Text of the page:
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Edward Flud Burrows Papers, 1930-1999   
    A gift to SCL Manuscripts Division announced in 2007

| Manuscripts Gifts 2007 | Front Page 2007 | Previous Issues | Friends of the Library |

"Edward Flud Burrows proved that when it comes to bravery, warriors and pacifists are close cousins. Both accept risks and the ugly consequences." So wrote Jim Schlosser in a tribute to Burrows entitled "College to Remember Ex-professor," appearing in the Greensboro News & Record on 23 January 1999. One and a quarter linear feet of items, including correspondence, diaries, appointment books, and a typescript for his autobiography, "Flud," document the life of Edward Flud Burrows (1917-1998). Much of the collection demonstrates Burrows’ grappling with the fundamental questions of religion and government in wartime.

Born 17 August 1917 in Sumter County, South Carolina, a son of Stanyarne Burrows (1879-1953) and Julia Ashby Richardson Burrows (1881-1962), Edward was the third boy and sixth child in a family of eight. The family was Episcopalian but Burrows attended a Presbyterian Sunday School as a youth. Several pieces of his juvenile writing present in the collection evidence his early Christian faith which would guide him throughout life. A 1935 graduate of Sumter High School, Burrows attended Washington & Lee University in Lexington, Virginia, where he was a member of the Peace Group, graduating summa cum laude and Phi Beta Kappa in 1939.

Beginning with the onset of war in Europe, daily diary entries shed light on the development of Burrows’ pacifist beliefs, the influence of family life in rural Sumter County, his reaction to graduation from Washington & Lee, and his first year of graduate studies in Southern history at Duke University. Regular diary entries end when his duties as a rural school teacher at Gable, South Carolina (1940-1941), began to monopolize his time. It was during this period that he wrote a personal statement, on 8 September 1940, at his parent’s home in Oswego, South Carolina, that stated, in part: "I Edward Flud Burrows, have become opposed to war and the methods of force and a supporter of peace and the way of Christlike love…. I do not believe war to be inevitable nor a necessary expression of human nature." Burrows completed his master’s thesis, "The Literary Education of Negroes in Ante-bellum Virginia, North Carolina, South Carolina, and Georgia with Special Reference to Regulatory and Prohibitive Laws," and graduated from Duke in the spring of 1941.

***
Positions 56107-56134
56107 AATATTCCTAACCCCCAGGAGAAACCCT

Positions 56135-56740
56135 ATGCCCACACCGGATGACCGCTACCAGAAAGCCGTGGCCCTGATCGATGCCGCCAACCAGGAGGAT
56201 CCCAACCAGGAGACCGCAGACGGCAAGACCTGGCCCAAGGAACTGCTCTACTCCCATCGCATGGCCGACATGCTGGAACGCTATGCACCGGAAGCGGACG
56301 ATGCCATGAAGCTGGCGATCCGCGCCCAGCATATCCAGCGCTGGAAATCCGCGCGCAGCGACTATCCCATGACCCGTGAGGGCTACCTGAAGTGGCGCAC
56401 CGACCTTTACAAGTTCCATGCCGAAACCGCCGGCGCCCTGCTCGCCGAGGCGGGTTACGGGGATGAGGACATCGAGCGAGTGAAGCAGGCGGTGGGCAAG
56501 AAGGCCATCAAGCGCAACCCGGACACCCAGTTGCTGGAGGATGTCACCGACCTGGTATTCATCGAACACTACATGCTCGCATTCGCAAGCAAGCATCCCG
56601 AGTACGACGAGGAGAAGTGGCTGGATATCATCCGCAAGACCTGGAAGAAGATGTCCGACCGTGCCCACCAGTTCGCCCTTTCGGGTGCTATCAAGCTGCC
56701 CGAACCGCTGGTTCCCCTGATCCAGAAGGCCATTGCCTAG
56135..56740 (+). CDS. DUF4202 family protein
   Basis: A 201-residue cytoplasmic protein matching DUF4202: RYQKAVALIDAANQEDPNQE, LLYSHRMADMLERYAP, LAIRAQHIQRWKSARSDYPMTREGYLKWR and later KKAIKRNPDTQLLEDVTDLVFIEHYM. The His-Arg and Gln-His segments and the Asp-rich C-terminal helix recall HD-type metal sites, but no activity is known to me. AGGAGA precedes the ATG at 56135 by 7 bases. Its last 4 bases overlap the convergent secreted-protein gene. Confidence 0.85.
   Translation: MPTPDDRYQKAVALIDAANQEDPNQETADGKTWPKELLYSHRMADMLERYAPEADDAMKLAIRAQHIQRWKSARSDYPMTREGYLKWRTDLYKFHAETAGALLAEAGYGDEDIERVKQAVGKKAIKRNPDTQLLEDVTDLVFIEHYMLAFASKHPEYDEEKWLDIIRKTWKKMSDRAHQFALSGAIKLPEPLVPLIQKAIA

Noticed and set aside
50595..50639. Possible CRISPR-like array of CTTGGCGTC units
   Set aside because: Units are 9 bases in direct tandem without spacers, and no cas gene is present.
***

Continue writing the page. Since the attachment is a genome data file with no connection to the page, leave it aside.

In August 1941, Burrows was drafted as a conscientious objector into Civilian Public Service. He first lived and worked at Camp #19, Buck Creek (Marion, North Carolina), which was operated under the auspices of the American Friends Service Committee. There he participated in the construction of the Blue Ridge Parkway. In April 1942, upon his request, he was transferred to Camp #27 (Crestview, Florida), run under the sponsorship of the Brethren Service Committee to work on the project to eradicate hookworms through building sanitary facilities. During his time in Florida, Burrows kept a journal that he called "Thoughts from time to time" in which he agonized over whether to leave the C.P.S. camp and accept prison as a more sincere act of conscience. Though he felt that the work was worthwhile, he could not reconcile himself with government forced conscription, and on 4 February 1943, Burrows walked out of camp in protest. In 1991, Burrows would commit to paper his "Recollections of Buck Creek (North Carolina) and Crestview (Florida) Civilian Public Service (CPS) August 1941-February 1943," a detailed memoir of his time at both camps in which he wrote: "I do not regret my 17+ months spent in Civilian Public Service. Yet, if faced with the draft today, I think I would refuse to cooperate with conscription from the very beginning."